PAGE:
Gibson has made a movie that's nearly pathological in its love of violence-but he nonetheless counterbalances its amoral pleasures with an understanding of the psychological devastation that war wreaks.
War is hell, but Hacksaw Ridge sacrifices that truth in favour of something far more insincere.
The battle scenes in "Hacksaw Ridge" are among the most violent captured on film - and also the most urgent.
Hacksaw Ridge is being touted as Gibson's comeback. Is it also an atonement? What's clear is that Gibson has made a film about family, faith, love and forgiveness all put to the test in an arena of violent conflict - a movie you don't want to miss.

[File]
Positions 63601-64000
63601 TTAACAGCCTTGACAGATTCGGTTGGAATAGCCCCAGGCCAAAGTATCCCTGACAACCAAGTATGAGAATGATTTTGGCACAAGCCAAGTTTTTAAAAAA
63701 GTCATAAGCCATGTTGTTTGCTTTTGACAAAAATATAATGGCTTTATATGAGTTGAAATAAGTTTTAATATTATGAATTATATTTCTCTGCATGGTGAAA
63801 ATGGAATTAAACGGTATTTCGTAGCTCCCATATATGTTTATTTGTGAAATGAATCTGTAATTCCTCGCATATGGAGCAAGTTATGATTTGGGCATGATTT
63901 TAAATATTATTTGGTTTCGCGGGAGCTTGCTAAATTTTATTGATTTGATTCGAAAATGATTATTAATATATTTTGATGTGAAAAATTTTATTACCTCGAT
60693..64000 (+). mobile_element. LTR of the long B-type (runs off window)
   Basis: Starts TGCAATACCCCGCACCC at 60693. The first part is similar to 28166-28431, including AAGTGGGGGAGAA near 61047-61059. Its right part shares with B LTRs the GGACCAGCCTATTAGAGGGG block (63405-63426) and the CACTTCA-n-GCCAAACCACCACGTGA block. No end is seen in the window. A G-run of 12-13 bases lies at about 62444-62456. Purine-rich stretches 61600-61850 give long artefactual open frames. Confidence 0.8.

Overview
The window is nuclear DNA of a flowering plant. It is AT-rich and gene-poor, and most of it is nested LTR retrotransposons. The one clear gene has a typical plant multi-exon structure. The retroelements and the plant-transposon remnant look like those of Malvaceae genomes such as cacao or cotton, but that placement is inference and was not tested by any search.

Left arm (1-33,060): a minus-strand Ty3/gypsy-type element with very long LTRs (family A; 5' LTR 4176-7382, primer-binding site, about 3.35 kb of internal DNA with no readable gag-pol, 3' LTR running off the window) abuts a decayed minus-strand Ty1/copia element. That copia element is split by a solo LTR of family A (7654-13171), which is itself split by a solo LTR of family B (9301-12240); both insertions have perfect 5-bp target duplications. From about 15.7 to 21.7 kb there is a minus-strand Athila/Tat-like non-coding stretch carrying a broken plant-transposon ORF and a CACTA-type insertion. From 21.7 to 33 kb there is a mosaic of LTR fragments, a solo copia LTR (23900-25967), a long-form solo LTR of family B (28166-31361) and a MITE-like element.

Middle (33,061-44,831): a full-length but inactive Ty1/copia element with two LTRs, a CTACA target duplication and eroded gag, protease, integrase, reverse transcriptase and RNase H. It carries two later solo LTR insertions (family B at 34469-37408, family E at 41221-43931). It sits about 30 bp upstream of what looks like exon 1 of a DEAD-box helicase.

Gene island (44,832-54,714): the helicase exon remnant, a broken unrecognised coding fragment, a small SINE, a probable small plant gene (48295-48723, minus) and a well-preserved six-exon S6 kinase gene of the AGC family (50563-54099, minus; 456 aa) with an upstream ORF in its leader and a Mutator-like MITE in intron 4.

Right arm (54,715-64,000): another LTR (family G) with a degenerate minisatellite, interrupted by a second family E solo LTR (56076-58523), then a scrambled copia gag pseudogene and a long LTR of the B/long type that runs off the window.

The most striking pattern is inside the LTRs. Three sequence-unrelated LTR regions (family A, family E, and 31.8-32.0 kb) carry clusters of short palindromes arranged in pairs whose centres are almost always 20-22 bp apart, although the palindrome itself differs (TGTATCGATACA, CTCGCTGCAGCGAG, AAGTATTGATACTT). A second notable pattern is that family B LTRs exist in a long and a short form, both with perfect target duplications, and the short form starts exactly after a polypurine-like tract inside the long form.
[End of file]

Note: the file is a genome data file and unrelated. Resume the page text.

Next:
If the film's director were anyone but Gibson, a fixture on or even atop Hollywood's enemies list, it would be expecting several Oscar nominations.
[Doss'] is a story you probably didn't know, and will be glad you did. Gibson does well by it.
Impassioned patriotism and religious conviction constitute the core of Hacksaw Ridge, a stirring -- and surpassingly violent -- dramatization of the life of Desmond T. Doss, the first conscientious objector to receive the Medal of Honor.
Mel Gibson is a filmmaker with strong beliefs, one of which is the redeeming power of spectacular, voyeuristic pain and violence.
Hacksaw Ridge has something in common with Loving, another real-life story opening this week... in both instances it's the strength of the underlying narrative, more than the filmmaking, which does most of the heavy lifting.